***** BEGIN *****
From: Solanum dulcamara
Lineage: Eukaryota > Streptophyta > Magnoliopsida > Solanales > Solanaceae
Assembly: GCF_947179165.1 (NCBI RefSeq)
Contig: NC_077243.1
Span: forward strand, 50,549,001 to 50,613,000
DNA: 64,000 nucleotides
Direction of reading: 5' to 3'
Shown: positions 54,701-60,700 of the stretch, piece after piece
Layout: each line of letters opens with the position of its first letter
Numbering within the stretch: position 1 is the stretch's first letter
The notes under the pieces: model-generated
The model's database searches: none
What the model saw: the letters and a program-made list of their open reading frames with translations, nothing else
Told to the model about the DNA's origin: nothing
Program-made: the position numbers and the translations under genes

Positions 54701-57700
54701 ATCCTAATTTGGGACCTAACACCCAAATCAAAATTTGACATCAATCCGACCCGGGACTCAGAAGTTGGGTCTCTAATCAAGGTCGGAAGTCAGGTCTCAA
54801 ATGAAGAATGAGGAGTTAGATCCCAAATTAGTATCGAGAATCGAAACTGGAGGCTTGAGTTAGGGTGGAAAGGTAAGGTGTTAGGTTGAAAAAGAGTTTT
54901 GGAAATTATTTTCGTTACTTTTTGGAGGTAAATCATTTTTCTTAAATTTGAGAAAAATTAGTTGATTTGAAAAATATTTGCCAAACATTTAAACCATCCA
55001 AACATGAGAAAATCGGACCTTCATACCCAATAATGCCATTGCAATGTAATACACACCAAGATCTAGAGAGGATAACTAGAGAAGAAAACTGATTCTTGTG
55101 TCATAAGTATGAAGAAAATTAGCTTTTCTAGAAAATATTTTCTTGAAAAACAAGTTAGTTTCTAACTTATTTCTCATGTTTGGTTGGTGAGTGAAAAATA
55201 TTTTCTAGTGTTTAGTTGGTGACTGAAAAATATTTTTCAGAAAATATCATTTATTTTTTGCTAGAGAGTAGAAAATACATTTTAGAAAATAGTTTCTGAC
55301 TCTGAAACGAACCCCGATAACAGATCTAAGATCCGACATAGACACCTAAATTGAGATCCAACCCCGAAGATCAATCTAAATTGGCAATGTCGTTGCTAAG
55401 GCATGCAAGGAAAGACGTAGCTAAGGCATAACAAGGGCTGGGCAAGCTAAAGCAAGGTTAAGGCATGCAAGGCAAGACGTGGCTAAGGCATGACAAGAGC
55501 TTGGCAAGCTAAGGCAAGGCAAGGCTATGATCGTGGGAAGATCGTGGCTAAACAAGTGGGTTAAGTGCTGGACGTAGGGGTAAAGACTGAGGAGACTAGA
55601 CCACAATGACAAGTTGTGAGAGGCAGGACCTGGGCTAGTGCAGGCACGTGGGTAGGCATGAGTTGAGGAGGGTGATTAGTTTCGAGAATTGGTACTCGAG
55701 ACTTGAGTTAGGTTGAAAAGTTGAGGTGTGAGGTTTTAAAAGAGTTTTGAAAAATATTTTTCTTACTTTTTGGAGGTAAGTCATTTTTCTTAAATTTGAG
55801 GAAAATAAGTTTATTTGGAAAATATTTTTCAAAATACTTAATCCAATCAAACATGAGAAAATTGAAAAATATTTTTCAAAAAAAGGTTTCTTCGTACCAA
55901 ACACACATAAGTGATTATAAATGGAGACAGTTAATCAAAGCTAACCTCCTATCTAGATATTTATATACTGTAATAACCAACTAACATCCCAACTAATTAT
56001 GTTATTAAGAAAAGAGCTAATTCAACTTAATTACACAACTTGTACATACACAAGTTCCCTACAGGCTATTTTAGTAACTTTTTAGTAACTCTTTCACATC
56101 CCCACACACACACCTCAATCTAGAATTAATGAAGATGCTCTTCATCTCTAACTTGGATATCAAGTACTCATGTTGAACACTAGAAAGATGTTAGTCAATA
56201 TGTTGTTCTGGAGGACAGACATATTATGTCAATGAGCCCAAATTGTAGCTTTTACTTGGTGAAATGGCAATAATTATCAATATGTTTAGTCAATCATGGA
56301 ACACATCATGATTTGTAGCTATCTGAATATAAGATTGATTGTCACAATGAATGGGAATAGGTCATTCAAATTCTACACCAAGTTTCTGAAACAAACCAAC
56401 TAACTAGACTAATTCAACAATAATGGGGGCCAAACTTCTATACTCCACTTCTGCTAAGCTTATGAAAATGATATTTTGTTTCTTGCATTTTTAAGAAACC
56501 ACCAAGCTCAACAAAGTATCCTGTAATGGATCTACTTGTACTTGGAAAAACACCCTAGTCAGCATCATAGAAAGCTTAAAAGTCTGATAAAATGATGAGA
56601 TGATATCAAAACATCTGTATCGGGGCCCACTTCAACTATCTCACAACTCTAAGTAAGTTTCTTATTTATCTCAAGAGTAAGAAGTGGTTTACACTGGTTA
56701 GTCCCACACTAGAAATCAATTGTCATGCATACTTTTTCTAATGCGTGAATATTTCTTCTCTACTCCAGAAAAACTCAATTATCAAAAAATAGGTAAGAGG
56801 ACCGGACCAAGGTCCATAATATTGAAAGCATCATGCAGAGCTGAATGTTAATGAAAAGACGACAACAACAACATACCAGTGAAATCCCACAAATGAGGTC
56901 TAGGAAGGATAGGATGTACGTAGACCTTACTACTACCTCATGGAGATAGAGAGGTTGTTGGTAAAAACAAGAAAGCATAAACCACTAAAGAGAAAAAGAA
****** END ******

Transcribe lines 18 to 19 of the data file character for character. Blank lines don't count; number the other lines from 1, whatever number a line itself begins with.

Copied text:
54801 ATGAAGAATGAGGAGTTAGATCCCAAATTAGTATCGAGAATCGAAACTGGAGGCTTGAGTTAGGGTGGAAAGGTAAGGTGTTAGGTTGAAAAAGAGTTTT
54901 GGAAATTATTTTCGTTACTTTTTGGAGGTAAATCATTTTTCTTAAATTTGAGAAAAATTAGTTGATTTGAAAAATATTTGCCAAACATTTAAACCATCCA